Othello - Critical Study of Text - Othello Essay Example
Othello is one of Shakespeare’s greatest tragedies - Othello - Critical Study of Text introduction. It is based on ideas and themes of honesty, character flaws, patriarchal societies, and love. Due to people’s context and values there are many different readings that could be interpreted from this play. In my opinion, the two readings that most aptly fit the tragedy of Othello are a Renaissance tragedy derived from the Aristotelian model (Dominant reading), which involves the protagonist being brought down by a tragic flaw, and a feminist, anti-patriarchal reading (Alternate reading), which describes the weakness of a society dominated by male values.
The Dominant reading of Othello would recognise the protagonist falling from a ‘high station’ because of tragic flaw, based on moral weakness or human frailty, which eventually brings them down. The protagonist in Othello is the character Othello himself. He is brought down by an antagonist, Iago, through a pitiable and frightening set of circumstances, in which Othello undergoes a catharsis and comes to a clearer understanding of the world, and gains insight. Throughout the play, Iago is plotting and scheming to bring Othello down for he thinks that Othello has committed adultery with his wife, Emilia. Iago states “I hate the Moor” (1, 3, 379) which assures the audience that he is against Othello. Iago plays on Othello’s tragic flaw which is his uxoriousness, loving Desdemona too much.
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“One that loved not wisely, but too well” (5, 2, 340)
Another flaw of Othello’s is his trust in Iago. Othello refers to Iago as “Honest Iago” numerous times throughout the play. Iago twists situations and manipulates Othello to lead him to believe that Desdemona had been unfaithful to him, with Cassio. This fits in with the Aristotelian tragedy because Othello’s tragic flaws make him believe Iago and eventually commit revenge on his innocent wife. But Othello’s tragic flaws are not the sole reason for the tragedy. The antagonist, Iago, abuses Othello and his flaws for his own use. Othello is brought down from his position, and eventually to his death, by his flaws, which is typical of Aristotelian/ Renaissance tragedy. Othello fits very aptly with the Renaissance tragedy derived from an Aristotelian model, but this is not the only way for the text to be read, for this reading still leaves gaps and not everything is accounted for, such as the harsh treatment of women throughout the play.
A feminist, anti-patriarchal reading of the text Othello can, likewise with Dominant reading, fit aptly to this tragedy. This alternate reading suggests that the tragedy of the play ensues from the values that are embedded in a society that fails to recognise or celebrate women. Much of the action of the play evolved from the tension created by the values that are inherent in patriarchal systems. These systems are controlled by men, to the advantage of men, and women are trapped by such social values and are therefore powerless or devalued.
The female characters in Othello, such as Desdemona, Emilia and Bianca, can only define themselves in terms of male values; their behaviour tends to conform to stereotypes desired by men and their language. When Brabantio learns of Desdemona’s elopement with the Moor, he says to him, “She has deceived her father, and may thee” (1, 3, 290), warning of her infidelity. This quote shows the control that the male figures in the play believe they should have over ‘their’ women. Women are treated as objects for men to desire and keep, and they are treated lesser than men.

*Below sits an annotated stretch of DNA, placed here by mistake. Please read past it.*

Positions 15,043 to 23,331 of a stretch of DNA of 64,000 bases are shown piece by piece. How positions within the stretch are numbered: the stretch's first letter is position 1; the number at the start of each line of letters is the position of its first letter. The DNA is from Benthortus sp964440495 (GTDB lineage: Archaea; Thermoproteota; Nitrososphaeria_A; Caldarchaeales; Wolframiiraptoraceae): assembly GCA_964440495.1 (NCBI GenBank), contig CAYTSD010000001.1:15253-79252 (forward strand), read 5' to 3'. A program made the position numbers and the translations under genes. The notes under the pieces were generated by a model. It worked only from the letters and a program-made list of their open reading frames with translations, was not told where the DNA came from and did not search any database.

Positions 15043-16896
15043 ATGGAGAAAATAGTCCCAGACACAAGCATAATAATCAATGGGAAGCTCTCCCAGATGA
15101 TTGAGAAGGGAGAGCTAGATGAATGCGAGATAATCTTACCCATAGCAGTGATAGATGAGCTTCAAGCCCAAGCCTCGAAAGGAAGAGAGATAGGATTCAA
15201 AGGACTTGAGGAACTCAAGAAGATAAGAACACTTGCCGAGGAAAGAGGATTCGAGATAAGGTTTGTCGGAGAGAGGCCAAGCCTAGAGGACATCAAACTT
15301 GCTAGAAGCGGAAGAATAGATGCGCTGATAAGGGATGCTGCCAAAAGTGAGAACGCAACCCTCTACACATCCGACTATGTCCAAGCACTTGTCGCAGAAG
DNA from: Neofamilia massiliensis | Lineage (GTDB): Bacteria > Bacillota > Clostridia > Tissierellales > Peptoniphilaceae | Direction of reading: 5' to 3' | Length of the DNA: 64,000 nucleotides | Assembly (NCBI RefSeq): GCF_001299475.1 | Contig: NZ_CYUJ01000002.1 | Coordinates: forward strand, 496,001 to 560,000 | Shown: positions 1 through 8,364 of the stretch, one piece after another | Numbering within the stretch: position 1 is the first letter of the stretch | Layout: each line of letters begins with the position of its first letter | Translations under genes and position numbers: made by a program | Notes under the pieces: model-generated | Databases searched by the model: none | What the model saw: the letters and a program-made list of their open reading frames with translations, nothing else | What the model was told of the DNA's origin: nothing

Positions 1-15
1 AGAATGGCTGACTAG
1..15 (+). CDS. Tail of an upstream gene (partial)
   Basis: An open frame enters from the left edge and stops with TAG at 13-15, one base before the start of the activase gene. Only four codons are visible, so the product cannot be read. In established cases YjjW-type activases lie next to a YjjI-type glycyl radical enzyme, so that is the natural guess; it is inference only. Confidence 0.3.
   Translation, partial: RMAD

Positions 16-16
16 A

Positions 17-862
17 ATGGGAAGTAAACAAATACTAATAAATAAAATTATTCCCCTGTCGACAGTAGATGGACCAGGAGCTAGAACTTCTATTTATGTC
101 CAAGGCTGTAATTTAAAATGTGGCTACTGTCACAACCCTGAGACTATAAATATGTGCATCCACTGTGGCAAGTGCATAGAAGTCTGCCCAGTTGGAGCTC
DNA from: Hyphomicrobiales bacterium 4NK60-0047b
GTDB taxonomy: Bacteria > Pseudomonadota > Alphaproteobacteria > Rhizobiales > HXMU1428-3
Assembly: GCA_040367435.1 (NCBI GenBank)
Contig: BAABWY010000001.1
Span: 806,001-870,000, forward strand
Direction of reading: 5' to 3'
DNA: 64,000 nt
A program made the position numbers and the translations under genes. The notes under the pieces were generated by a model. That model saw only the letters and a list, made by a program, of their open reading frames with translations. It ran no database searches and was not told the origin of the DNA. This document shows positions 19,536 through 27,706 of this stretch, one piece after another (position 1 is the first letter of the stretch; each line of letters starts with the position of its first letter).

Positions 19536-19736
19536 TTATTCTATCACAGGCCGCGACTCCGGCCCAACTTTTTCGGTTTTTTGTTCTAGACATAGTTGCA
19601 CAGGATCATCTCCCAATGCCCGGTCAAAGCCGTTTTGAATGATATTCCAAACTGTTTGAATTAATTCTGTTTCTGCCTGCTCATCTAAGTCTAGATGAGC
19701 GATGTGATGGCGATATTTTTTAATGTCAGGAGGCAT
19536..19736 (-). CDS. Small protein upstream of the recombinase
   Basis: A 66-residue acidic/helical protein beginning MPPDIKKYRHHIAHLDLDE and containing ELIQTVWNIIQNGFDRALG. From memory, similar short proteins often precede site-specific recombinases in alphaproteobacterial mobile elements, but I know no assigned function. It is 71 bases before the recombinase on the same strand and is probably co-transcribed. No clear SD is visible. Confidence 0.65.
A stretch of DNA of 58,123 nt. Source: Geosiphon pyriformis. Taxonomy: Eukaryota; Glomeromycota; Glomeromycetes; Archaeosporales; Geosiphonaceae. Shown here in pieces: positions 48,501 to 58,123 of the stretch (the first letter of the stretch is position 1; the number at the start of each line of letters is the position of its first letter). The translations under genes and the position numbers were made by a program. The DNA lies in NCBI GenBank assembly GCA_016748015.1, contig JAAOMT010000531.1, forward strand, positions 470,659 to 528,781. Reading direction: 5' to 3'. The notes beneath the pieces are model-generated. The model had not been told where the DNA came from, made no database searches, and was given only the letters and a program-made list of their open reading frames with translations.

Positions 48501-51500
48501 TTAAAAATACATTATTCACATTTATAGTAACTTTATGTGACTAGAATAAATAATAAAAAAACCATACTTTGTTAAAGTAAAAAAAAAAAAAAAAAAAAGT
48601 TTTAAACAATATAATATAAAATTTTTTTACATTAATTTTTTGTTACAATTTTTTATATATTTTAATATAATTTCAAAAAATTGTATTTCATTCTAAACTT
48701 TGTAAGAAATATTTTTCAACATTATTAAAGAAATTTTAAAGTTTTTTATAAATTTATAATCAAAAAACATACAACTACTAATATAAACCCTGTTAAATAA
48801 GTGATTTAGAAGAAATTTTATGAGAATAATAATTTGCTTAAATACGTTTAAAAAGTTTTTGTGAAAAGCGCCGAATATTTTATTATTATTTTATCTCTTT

The tragedy could be viewed as being caused by the patriarchal society, in the way that most of the victims in the play were women, and their deaths were caused by men, their husbands. The tragedy may have been prevented if there wasn’t the patriarchal society. Othello may have believed Desdemona when she pleaded her innocence, but instead he trusted a man, Iago, whom was actually plotting against him! The values inside a patriarchal society are sexist towards women and restrict and distort morality. The men in the play speak very coarsely of women, which demonstrates their lower position in society. Iago describes women as “Players in your housewifery, and housewives in your beds” (2, 1, 110-111). He also uses strong imagery with animals, and so do the other men, including Othello.
The women in the play do try to bring about some power and independence for themselves. Emilia, in particular, sticks up for herself and her mistress, Desdemona, by confronting Iago with his evil plans, in front of the other men.
“I will not charm my tongue; I am bound to speak” (5, 2, 183). She stands up and tells all, though it is too late for Desdemona is already dead. The patriarchal society caused Emilia to keep her silence during the body of the play because she is being loyal to her husband. She comes to the realisation, admittedly when it is too late for her mistress that she must speak out.
“‘Tis proper I obey him, but not now” (5, 2, 195)
At the time that Shakespeare wrote Othello this reading would not have been accepted, for patriarchal systems were the way of life at that point in time. When Shakespeare’s plays were performed the female characters weren’t even played by women! Young males used to play these positions. I believe that the feminist, anti-patriarchal reading most aptly fits the tragedy Othello, for the Aristotelian model leaves too many gaps, which the alternate reading fills.
Othello is a great tragedy with many interpretations. I believe the feminist, anti-patriarchal reading fits most aptly to this play, although the Dominant Aristotelian reading does have some correct aspects too, such as the fall of a great person to a low position. Both ways fulfilment and enjoyment is reached, which I’m sure was Shakespeare’s main goal.